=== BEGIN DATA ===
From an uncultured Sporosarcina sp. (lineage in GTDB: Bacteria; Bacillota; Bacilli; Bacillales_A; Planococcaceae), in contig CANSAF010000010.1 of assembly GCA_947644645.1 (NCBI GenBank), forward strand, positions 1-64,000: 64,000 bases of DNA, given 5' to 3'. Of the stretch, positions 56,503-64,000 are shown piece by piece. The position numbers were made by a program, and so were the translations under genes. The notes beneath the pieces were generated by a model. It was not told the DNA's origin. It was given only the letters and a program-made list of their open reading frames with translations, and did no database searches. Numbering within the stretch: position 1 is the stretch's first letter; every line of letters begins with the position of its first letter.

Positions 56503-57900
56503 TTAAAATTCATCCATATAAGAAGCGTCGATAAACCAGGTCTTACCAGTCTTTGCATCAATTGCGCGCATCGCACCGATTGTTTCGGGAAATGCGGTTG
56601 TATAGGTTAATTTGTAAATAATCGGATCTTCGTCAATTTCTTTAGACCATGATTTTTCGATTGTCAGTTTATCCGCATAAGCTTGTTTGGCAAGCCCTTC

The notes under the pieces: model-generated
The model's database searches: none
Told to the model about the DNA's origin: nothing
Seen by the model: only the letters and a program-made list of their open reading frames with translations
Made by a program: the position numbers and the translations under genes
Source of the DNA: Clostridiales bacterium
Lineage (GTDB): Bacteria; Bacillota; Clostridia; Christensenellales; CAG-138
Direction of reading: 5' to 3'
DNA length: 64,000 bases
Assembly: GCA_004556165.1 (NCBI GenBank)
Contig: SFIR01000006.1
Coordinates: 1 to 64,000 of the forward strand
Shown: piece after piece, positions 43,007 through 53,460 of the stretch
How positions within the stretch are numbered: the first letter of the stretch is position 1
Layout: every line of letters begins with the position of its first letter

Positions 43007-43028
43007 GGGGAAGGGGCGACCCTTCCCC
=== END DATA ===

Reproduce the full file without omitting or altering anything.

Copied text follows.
From an uncultured Sporosarcina sp. (lineage in GTDB: Bacteria; Bacillota; Bacilli; Bacillales_A; Planococcaceae), in contig CANSAF010000010.1 of assembly GCA_947644645.1 (NCBI GenBank), forward strand, positions 1-64,000: 64,000 bases of DNA, given 5' to 3'. Of the stretch, positions 56,503-64,000 are shown piece by piece. The position numbers were made by a program, and so were the translations under genes. The notes beneath the pieces were generated by a model. It was not told the DNA's origin. It was given only the letters and a program-made list of their open reading frames with translations, and did no database searches. Numbering within the stretch: position 1 is the stretch's first letter; every line of letters begins with the position of its first letter.

Positions 56503-57900
56503 TTAAAATTCATCCATATAAGAAGCGTCGATAAACCAGGTCTTACCAGTCTTTGCATCAATTGCGCGCATCGCACCGATTGTTTCGGGAAATGCGGTTG
56601 TATAGGTTAATTTGTAAATAATCGGATCTTCGTCAATTTCTTTAGACCATGATTTTTCGATTGTCAGTTTATCCGCATAAGCTTGTTTGGCAAGCCCTTC

The notes under the pieces: model-generated
The model's database searches: none
Told to the model about the DNA's origin: nothing
Seen by the model: only the letters and a program-made list of their open reading frames with translations
Made by a program: the position numbers and the translations under genes
Source of the DNA: Clostridiales bacterium
Lineage (GTDB): Bacteria; Bacillota; Clostridia; Christensenellales; CAG-138
Direction of reading: 5' to 3'
DNA length: 64,000 bases
Assembly: GCA_004556165.1 (NCBI GenBank)
Contig: SFIR01000006.1
Coordinates: 1 to 64,000 of the forward strand
Shown: piece after piece, positions 43,007 through 53,460 of the stretch
How positions within the stretch are numbered: the first letter of the stretch is position 1
Layout: every line of letters begins with the position of its first letter

Positions 43007-43028
43007 GGGGAAGGGGCGACCCTTCCCC